The Economic Impact of the Virus Being Tested 

Until today, the extent of the moves in stocks and high yield bonds during the current correction had certainly manifested a heightened level of concern about the coronavirus and its impact, but not to the extent of true risk aversion. In addition, these declines had restored a measure of fairness to valuations that were inarguably stretched. But the fact that the declines were not dissimilar to typical market corrections also suggested an expectation that the economic impact of the virus would be relatively mild and temporary. And while we believe that will still be the case, that relative degree of confidence is being tested.  

Important Disclosures:
The views expressed are as of the date given, may change as market or other conditions change, and may differ from views expressed by other Ameriprise Financial associates or affiliates. Actual investments or investment decisions made by Ameriprise Financial and its affiliates, whether for its own account or on behalf of clients, will not necessarily reflect the views expressed. This information is not intended to provide investment advice and does not account for individual investor circumstances. Individual securities referenced are for illustrative purposes only, subject to change and should not be construed as a recommendation to buy or sell. 

The Dow Jones Industrial Average (DJIA) is likely the most widely known measure of American stock market indicators. The index is more than 100 years old, includes only 30 individual stocks and is comprised of the largest, most established firms across a broad range of industries. The DJIA is calculated based on share price – providing a greater weighting within the index to those companies with a higher share price. Due to the small number of issues contained in the index, it does not always provide the most accurate measure of aggregate stock market performance.
The S&P 500 Energy Select Sector Index measures the performance of energy stocks, as classified by the Global Industry Classification Standard (GICS). Every Select Sector stock is also a constituent of the S&P 500 Index. It is float-adjusted market capitalization weighted. 

The Shanghai Composite Index is a capitalization-weighted index of all stocks on China’s Shanghai Stock Exchange.

The Standard & Poor’s 500 Index (S&P 500® Index), an unmanaged index of common stocks, is frequently used as a general measure of market performance.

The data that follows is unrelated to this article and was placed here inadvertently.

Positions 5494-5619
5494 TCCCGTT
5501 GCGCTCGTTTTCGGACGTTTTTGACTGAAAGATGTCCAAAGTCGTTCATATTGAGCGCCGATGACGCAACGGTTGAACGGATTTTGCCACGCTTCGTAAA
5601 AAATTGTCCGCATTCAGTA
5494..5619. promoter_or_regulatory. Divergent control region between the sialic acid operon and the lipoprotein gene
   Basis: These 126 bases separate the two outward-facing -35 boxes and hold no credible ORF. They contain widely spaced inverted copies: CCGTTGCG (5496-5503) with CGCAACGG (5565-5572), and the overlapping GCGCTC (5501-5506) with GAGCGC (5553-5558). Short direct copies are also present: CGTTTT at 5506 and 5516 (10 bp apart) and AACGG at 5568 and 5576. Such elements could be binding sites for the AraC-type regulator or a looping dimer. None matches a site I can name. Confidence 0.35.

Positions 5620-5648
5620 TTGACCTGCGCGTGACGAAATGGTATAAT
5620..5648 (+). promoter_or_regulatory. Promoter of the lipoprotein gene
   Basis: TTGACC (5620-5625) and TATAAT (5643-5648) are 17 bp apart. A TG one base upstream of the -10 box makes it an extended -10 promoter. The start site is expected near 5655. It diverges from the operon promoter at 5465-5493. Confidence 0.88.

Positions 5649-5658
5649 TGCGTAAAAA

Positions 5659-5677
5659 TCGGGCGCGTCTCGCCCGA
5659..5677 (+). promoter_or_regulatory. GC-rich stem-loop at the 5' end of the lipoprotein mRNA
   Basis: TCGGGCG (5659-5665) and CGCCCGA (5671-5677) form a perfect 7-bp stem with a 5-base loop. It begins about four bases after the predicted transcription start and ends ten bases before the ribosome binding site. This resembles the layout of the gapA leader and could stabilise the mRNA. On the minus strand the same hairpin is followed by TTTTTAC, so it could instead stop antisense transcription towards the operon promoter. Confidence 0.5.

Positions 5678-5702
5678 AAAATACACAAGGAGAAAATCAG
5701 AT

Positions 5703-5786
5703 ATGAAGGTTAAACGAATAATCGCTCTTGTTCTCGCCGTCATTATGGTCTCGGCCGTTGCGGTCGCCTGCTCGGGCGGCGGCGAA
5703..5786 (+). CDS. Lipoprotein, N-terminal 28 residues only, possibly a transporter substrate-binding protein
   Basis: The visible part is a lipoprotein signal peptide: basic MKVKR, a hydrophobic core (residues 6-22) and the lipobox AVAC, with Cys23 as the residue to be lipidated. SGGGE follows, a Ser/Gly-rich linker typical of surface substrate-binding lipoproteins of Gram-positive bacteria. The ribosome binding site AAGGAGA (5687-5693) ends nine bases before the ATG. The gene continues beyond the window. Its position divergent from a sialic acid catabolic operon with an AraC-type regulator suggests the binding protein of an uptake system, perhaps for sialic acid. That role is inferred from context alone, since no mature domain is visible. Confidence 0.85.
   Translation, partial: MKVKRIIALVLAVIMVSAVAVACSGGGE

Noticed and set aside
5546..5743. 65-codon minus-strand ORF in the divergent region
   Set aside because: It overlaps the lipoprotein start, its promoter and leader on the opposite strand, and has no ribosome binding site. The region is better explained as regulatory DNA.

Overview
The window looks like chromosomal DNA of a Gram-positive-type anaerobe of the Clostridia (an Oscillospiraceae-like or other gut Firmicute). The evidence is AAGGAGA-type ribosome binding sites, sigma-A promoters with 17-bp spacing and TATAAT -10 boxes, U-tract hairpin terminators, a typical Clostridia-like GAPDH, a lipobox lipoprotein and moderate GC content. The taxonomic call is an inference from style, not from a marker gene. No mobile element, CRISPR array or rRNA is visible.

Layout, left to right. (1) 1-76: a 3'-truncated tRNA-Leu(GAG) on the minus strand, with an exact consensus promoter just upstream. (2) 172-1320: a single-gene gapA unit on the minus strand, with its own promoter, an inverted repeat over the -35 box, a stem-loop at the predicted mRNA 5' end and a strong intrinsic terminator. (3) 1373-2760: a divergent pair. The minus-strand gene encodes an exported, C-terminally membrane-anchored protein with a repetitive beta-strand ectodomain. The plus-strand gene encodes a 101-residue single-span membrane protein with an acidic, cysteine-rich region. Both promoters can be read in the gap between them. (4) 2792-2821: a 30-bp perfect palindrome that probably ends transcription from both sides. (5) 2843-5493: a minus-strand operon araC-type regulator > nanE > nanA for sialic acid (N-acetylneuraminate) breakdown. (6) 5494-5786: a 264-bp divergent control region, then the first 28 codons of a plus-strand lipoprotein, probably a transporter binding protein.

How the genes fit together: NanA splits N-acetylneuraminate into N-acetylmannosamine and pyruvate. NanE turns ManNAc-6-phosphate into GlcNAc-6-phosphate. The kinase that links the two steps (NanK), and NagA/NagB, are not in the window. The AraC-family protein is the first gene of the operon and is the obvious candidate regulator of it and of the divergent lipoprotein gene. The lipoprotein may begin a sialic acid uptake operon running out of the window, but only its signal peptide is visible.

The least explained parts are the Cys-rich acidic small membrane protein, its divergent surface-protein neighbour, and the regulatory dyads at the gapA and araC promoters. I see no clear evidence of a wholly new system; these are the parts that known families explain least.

The index reflects reinvestment of all distributions and changes in market prices but excludes brokerage commissions or other fees. 

The Chicago Board Options Exchange (CBOE) Volatility Index (VIX) is a widely used measure of market risk. It shows the market's expectation of 30-day volatility. The VIX is constructed using the implied volatilities of a wide range of S&P 500 index options.

The STOXX Europe 600 Index is derived from the STOXX Europe Total Market Index (TMI) and is a subset of the STOXX Global 1800 Index. With a fixed number of 600 components, the STOXX Europe 600 Index represents large, mid and small capitalization companies across 18 countries of the European region.
A 10-year Treasury note is a debt obligation issued by the United States government that matures in 10 years. The 10-year yield is typically used as a proxy for mortgage rates, and other measures.

The Bloomberg Barclays US Treasury Index measures US dollar-denominated, fixed-rate, nominal debt issued by the US Treasury. Treasury bills are excluded by the maturity constraint but are part of a separate Short Treasury Index.

The Bank of America Merrill Lynch High Yield Master II Index is an unmanaged index comprised of over 1,200 high yield bonds representative of high yield bond markets. It includes zero-coupon bonds and payment-in-kind (PIK) bonds. 

The Bangkok SET Index is a capitalization-weighted index of stocks traded on the Stock Exchange of Thailand.

An index is a statistical composite that is not managed. It is not possible to invest directly in an index

Past performance is not a guarantee of future results.